In January 2007, Judge Nkola Motata crashed his Jaguar into the wall of a Hurlingham property while under the influence of alcohol. After a trial that lasted more than two years, Motata was convicted of drunken driving, but was acquitted on the charge of driving with an excessive amount of alcohol in his blood. This acquittal was as a result of chief forensic analyst, Logan Govender, not adhering to the correct CSIR protocols when analysing Motata’s blood samples. During cross-examination, Govender admitted that, because he had not followed correct protocol, the results of his analysis were likely to have been incorrect.

Were it not for the video and audio recordings captured on a witness’s cellphone, in which Motata was caught slurring and swearing, it is likely that the judge would have been acquitted.

Of course, the perfect cinematography of CSI Miami and its unrealistically quick resolution of criminal cases cannot be used as a barometer for the performance of South Africa’s state forensic facilities. But, in a country intent on reducing crime and ensuring that violent criminals are brought to justice, the much-publicised failure of government’s crime scientists isn’t just embarrassing – it’s dangerous.

The University of Cape Town is looking to change this problem. This year, the university introduced a new master’s degree in Biomedical and Forensic Science – the first of its kind in South Africa. The degree aims to stimulate research in the field of forensics, tackling problems that are unique to the country. But it’s not without controversy.

The course is run by Dr Marise Heyns, who joined UCT in August 2011 after teaching human anatomy for 17 years. She found an interest in forensics after investigating the torture method known as kneecapping while working in Belfast, Northern Ireland. She returned to South Africa after seven years to implement the skills she had acquired, because “if there’s one country suitable for forensic research then it’s South Africa”.

Heyns explains that the intention of the degree is not to produce lab technicians or evidence collectors. Despite the repeated state laboratory blunders documented in the press, she says the skills training currently available, particularly in the police labs, is more than adequate to meet the needs of the forensic science units in South Africa.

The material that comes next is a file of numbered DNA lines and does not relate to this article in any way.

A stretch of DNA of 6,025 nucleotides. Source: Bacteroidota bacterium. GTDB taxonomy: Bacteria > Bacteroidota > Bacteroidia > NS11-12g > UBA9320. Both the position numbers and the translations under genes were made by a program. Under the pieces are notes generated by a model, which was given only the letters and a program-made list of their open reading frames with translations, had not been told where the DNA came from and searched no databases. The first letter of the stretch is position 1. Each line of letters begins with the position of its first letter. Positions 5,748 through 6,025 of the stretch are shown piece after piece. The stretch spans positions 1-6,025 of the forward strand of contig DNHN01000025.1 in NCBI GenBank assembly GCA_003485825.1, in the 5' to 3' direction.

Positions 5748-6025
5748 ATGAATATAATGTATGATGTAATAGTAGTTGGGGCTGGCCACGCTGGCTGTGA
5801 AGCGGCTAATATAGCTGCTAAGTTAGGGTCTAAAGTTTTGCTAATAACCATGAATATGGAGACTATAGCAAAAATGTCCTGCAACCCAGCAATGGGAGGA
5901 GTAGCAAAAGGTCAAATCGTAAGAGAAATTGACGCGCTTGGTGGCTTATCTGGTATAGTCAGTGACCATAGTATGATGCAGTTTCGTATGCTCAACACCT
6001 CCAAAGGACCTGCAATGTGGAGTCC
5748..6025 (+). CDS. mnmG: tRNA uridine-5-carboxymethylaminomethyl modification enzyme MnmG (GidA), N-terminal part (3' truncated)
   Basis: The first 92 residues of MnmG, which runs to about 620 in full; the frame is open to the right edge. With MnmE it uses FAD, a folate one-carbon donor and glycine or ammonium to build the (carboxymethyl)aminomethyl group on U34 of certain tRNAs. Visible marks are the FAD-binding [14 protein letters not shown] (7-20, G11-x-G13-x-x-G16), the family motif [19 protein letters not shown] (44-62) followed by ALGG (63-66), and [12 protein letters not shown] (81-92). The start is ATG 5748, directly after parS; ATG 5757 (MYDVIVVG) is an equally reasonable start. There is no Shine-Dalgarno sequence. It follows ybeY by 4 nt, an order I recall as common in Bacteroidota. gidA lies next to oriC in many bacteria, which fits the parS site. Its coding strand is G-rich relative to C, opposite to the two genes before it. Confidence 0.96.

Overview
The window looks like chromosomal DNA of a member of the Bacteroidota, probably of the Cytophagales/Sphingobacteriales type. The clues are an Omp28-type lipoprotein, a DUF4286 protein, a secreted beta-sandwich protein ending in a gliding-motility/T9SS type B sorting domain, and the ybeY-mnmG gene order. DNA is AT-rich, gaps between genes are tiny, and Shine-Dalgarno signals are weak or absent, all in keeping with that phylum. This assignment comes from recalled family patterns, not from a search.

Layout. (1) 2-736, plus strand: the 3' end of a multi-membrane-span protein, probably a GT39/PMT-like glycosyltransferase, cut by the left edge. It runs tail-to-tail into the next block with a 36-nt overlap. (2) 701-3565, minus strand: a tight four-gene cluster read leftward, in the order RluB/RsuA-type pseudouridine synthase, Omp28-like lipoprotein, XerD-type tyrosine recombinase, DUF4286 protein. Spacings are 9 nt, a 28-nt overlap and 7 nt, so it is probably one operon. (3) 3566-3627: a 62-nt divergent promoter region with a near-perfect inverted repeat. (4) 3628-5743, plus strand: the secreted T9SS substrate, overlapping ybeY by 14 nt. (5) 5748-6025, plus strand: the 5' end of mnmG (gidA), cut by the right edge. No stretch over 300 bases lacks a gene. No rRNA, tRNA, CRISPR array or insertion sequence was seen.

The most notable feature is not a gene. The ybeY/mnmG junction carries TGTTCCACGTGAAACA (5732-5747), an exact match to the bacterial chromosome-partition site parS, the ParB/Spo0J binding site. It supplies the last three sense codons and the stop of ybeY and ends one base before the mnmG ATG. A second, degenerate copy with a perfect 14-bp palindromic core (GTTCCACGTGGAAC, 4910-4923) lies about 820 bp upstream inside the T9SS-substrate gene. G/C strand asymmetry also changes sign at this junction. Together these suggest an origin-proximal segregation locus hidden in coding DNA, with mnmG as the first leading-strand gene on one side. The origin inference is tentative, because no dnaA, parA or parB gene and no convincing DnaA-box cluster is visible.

Rather, what the degree aims to do is to produce researchers who are able to understand the forensic process from the level of evidence collection right through to the preparation of forensic cases for court. According to Heyns, this will equip individuals with a holistic perspective of the forensic system, better allowing them to uncover weaknesses and stimulate more research in the field.

If there are enough skilled individuals in the labs and in the field doing their jobs, then why does it seem that the forensic system is not functioning properly?

“The system has shortages, but it is working,” Heyns says. “But without knowing intimately how the process works, you can feel that it’s not working properly.”

The problem, Heyns argues, is that every scientist is trained in one small section of a very large system without sufficient understanding of how and where their role fits into the broader context of the forensic system.

In any given case involving forensics, you have crime-scene officers who collect the evidence, which is then sent off to lab technicians to analyse (the SAPS labs in the case of forensic lab work and department of health labs in the case of toxicology work). Results from analysis are then used by lawyers to build their cases for court. The problem is that there is no one who is trained in the intricacies of the forensic process able to understand this process from start to finish.